RHP Severino Gonzalez- The 21-year-old, who was honored as the Phils’ Paul Owens Award winner this year, has posted a 0-1 record along with an 8.10 ERA in four appearances for La Guaira.  In 6 2/3 innings in the Venezuelan League, Gonzalez has struck out five batters and walked seven.  In the regular season, Gonzalez posted a 7-5 record with a 2.00 ERA and a 10.33 K/9 mark in 25 games at three levels. Continue reading Off-season League Updates: Notes on Hernandez, Galvis, Bastardo & More


Phillies Nation Player Review: Michael Young

Posted by Ryan Gerstel, Sun, November 24, 2013 04:58 PM Comments: 13

Michael Young provided the game-winning hit on Friday afternoon at Wrigley Field.

AP photo.

When the Phillies brought in Michael Young in December of 2012, they were not sure what they were going to get production-wise. What they did know was that they were getting a veteran, a professional, and somebody who would be a positive influence on and off the field.

The Phillies were hoping to catch lightning in a bottle when they brought in Young after a 2012 season in which he hit .277 with 8 home runs and 67 RBI with the Texas Rangers. Young was only two seasons removed from a brilliant 2011 season in which he hit .338 with 11 home runs and 106 RBIs. While his age and drop in production in 2012 could have indicated that Young’s career was beginning to decline, the Phillies still decided to take a chance on the 36 year old.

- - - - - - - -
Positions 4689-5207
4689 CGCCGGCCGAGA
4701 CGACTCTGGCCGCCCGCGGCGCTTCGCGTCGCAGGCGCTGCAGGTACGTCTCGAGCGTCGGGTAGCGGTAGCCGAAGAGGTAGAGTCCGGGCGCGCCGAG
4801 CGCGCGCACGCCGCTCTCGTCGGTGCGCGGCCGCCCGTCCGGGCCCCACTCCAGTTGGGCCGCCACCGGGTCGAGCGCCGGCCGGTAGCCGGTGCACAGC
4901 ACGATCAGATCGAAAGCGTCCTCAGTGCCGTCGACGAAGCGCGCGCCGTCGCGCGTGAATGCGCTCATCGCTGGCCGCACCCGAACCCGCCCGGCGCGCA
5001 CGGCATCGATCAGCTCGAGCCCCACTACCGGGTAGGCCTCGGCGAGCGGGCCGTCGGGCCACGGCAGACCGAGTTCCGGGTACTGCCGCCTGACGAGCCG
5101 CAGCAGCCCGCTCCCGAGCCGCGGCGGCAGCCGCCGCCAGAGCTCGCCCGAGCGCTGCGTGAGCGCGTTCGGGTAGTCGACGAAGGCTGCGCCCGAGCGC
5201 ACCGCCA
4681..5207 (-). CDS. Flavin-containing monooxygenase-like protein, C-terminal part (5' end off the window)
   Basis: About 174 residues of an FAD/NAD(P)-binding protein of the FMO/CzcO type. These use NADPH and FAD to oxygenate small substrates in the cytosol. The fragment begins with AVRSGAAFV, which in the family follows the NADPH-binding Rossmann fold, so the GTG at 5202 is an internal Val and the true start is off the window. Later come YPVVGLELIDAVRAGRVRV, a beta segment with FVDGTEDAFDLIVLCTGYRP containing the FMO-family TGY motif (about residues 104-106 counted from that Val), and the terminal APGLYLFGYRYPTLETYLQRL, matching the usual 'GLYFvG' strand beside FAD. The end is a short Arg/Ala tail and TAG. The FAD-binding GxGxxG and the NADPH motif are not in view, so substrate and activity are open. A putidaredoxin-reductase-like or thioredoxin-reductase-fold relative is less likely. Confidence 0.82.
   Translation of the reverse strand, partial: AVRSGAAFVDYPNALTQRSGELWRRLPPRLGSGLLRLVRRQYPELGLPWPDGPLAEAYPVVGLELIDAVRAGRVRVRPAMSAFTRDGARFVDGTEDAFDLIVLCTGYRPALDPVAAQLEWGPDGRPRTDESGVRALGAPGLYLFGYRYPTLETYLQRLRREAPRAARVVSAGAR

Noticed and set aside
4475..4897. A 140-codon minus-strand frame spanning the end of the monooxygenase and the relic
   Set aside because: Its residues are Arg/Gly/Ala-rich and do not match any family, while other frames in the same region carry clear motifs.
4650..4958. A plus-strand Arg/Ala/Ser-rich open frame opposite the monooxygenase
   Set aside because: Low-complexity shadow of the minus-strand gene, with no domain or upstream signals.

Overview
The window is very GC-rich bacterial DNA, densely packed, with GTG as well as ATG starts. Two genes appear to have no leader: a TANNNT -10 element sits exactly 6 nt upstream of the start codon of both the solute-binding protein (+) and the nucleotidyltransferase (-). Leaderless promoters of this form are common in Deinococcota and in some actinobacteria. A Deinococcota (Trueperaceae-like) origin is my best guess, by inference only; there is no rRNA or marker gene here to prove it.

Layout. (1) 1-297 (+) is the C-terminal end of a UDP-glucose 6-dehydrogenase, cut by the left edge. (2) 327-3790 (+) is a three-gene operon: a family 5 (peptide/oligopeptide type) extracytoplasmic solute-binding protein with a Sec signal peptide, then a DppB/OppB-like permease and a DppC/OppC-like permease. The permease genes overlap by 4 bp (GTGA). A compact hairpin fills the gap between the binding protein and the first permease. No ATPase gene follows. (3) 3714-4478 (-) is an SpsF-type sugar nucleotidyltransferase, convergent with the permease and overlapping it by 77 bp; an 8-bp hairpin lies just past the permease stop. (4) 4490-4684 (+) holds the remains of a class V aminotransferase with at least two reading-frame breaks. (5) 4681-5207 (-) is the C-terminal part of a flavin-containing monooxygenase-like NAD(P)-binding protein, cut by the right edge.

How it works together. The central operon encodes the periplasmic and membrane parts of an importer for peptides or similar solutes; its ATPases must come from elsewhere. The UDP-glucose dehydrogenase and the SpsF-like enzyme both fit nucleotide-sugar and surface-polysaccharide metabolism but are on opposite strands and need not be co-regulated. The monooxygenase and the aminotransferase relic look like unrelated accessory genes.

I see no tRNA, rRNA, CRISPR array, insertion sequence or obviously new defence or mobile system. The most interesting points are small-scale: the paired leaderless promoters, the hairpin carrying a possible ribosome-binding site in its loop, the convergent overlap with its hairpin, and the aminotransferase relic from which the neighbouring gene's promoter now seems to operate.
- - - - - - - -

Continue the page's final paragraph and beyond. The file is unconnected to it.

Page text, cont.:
Young started off the 2013 season as the Phillies number-five hitter behind Ryan Howard while Delmon Young recovered from ankle surgery. As the season progressed, injuries forced Young to move all around the lineup. Due to his versatility as a hitter, Young was able to transition between different parts of the lineup with ease and even spent considerable time as the Phillies’ leadoff hitter in Ben Revere’s absence. Defensively, Young spent the majority of the season at third base and with the injury to Ryan Howard and the emergence of Cody Asche, spent time platooning at first base with Kevin Frandsen and Darin Ruf.

Young played 126 games with the Phillies before being traded to the Dodgers on August 31st. He hit .276 with 8 home runs and 42 RBIs while in his short stint in Philadelphia, but struggled with the double-play, grounding into 19 of them in 512 plate appearances.

Grade: C – Ultimately, Young was also able to stay healthy for a team that was once again decimated by injuries. His most important contribution was that he brought veteran leadership and set a good example for the the young players the Phillies had towards the end of the year; something that commonly gets overlooked. And although he wasn’t able to regain his 2011 form, Young basically gave what he had left. He was adequate for a team in transition.


Nemesis McCann Leaves NL East